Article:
Where did this go wrong ? And What type of wood to use?

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I have made these before and providing you get your angles right they're fairly simple. I have been asked to make a couple of these so thought I would knock up one out of some scrap pine to make sure my jig and angles were bang on before using some better hard wood.

Measured it all out, 8 Sides, 430 high 265 across the base, painstakingly calculated and the accurately cut to 7.0° Mitre & 21.4° Bevel

But it all went horribly wrong, have recalculated it and recalculated it until I was blue in the face. And then after days of pacing about I spotted the mistake - can you ?

looks OK from the outside
xwh-2735.jpg


But them angles are all wrong
xwh-2731.jpg


xwh-2733.jpg



And what would the best type of wood be to make these for outside here they will get a lot of rain and direct sunlight - I think she is wanting them varnished, money won't be an issue but they will need to be perfect and long lasting?
 
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Nope, bevel angle is bang on at 21.4°
The error is numerical but far far simpler for this Octagon cone.
 
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You have put 9 sides in.
Yep, I cut an extra one as one of the pieces wasn't quite right - then forgetting about this then struggled to join them all together, then blamed everything else for why it wasnt fitting. I even marked the dodgy bit with a ? mark, but failed even to see this :D
when using just 8 pieces to make the octagon it all goes together quite nicely
 
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Beech biscuits are unsuitable for exterior use - it will rot in time. Better to use hardwood ply loose tongues and a D4 PVA glue. I'd just go with a decent joinery grade redwood unless she's willing to pay for oak
 
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Beech biscuits are unsuitable for exterior use - it will rot in time. Better to use hardwood ply loose tongues and a D4 PVA glue. I'd just go with a decent joinery grade redwood unless she's willing to pay for oak
So would OAK be the wood to use ? If using loose tongues how succesful would gorilla polyurethane type glue be, it really is waterproof.

As it turns out she says just use what I have made, its pine off a bed headboard I got at the tip. Beech Biscuits and a waterproof PVA - it is to be black so if it is well painted it should last a few years, anyway she has been warned!


Here is the first one ready for painting - it would look quite nice varnished up. and it was so more successful using only 8 bits to form the octagon 9 didn't work

xwh-2745.jpg
 
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So would OAK be the wood to use ? If using loose tongues how succesful would gorilla polyurethane type glue be, it really is waterproof.
Only thing I'd be wary of is the tendency of PU glues to blow the joints apart unless you clamp up really tight (Spanish windlass, maybe?). I think something like Everbuild D$ PVA would be a better bet, though

As it turns out she says just use what I have made, its pine off a bed headboard I got at the tip. Beech Biscuits and a waterproof PVA - it is to be black so if it is well painted it should last a few years, anyway she has been warned!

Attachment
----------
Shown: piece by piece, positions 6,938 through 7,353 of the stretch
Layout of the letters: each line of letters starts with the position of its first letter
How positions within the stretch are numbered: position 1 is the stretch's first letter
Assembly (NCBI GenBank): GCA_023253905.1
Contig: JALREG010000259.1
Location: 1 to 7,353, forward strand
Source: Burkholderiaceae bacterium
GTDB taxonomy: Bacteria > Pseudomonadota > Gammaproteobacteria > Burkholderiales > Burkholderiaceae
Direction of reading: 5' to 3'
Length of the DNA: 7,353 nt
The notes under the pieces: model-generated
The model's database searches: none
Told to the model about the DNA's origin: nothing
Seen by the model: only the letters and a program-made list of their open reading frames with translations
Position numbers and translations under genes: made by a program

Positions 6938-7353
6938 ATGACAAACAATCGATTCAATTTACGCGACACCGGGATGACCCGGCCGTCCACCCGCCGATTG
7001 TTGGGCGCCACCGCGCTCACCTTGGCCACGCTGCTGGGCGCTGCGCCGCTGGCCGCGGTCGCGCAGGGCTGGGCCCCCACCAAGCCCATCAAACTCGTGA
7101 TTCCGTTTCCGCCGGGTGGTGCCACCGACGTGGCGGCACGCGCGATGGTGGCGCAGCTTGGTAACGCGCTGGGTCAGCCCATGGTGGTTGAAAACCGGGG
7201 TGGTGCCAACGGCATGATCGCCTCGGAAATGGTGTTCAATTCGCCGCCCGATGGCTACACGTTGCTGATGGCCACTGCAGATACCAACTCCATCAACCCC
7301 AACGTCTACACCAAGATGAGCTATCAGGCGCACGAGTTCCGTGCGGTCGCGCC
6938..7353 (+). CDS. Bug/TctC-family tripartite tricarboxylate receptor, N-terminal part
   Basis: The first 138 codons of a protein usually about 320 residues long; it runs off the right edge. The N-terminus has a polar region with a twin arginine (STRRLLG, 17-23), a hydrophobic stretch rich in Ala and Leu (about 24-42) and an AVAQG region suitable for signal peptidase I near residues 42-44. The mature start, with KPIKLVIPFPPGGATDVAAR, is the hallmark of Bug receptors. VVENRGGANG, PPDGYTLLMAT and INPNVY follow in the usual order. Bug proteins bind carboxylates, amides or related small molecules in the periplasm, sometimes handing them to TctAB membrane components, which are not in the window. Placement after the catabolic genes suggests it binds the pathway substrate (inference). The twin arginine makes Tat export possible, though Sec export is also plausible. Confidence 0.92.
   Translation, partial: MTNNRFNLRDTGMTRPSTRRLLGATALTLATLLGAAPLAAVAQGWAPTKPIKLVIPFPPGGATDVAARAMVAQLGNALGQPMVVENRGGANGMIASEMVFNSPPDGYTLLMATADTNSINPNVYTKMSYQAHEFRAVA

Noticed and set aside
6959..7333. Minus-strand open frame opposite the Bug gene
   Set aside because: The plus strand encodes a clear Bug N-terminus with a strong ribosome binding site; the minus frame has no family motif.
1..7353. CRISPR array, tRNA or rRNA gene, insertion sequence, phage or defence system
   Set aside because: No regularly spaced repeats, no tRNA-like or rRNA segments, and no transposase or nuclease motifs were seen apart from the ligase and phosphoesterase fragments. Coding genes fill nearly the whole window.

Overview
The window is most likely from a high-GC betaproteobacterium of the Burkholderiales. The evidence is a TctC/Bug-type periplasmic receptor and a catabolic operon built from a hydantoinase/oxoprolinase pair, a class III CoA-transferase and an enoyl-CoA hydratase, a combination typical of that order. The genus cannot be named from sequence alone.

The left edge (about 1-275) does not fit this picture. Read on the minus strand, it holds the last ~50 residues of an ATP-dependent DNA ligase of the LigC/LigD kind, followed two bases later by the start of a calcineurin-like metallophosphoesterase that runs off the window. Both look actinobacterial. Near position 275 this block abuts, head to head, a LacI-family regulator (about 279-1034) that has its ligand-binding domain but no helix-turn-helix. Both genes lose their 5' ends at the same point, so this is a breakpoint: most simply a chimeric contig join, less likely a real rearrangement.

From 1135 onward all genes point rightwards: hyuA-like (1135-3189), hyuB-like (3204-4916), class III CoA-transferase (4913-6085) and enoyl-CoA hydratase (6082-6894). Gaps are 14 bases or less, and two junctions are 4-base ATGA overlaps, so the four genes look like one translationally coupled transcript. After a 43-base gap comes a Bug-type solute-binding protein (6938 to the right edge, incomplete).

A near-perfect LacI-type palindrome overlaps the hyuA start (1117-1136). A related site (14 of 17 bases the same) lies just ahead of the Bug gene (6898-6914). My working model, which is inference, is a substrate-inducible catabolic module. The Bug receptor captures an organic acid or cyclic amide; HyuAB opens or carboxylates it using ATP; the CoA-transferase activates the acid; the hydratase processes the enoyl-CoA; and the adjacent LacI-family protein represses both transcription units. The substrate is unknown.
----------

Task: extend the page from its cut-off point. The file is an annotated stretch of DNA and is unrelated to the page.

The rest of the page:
As I say - beech is not ideal for exterior use, it tends to ge black, start rotting and can swell. That's why Festool do Sipo Dominos in addition to the beech ones

Looking good (y)
 
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Only thing I'd be wary of is the tendency of PU glues to blow the joints apart unless you clamp up really tight (Spanish windlass, maybe?). I think something like Everbuild D$ PVA would be a better bet, though
Needed to get inventive to clamp these things up
Used a mixture of glues, a waterproof/resistant type glue on the biscuits and PU on the rest - some of it is a bit mited up so don't know what will happen there.
xwhc-2747.jpg
 
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That's pretty much the only way you can do it - wood blocks and a band cramp (or Spanish windless) round the outside. When makling up hollow forms that way turners apply the blocks using basic PVA glue (D2 - the interior sort that reverses by using hot water or acetone) the glue thick paper onto the wood and then to glue the timber formers onto the paper. When you finish the blocks can be knocked odd and the paper removed using a sharp chisel before sanding or scraping. In the days before PVA the same task was done using hot hide glue, so I guess that hot melt glue could also be used these days
 
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Nope, bevel angle is bang on at 21.4°
The error is numerical but far far simpler for this Octagon cone.
Total need to be 360 degrees 18 cuts at 20degrees.You have 380+ degrees which is more than full circle hence it doesn’t fit .
 
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Total need to be 360 degrees 18 cuts at 20degrees.You have 380+ degrees which is more than full circle hence it doesn’t fit .
But this is if you want the cuts to align to form a cylinder. For a cone, you can't just divvy it up equally.

I remember as a teen trying to make a 4-sided pyramid out of equaliteral triangles, the chamfer wasn't 45 for each corner. Needrf help from my maths teacher to figure it out... (no, I couldn't do it again!)

Nozzle
 
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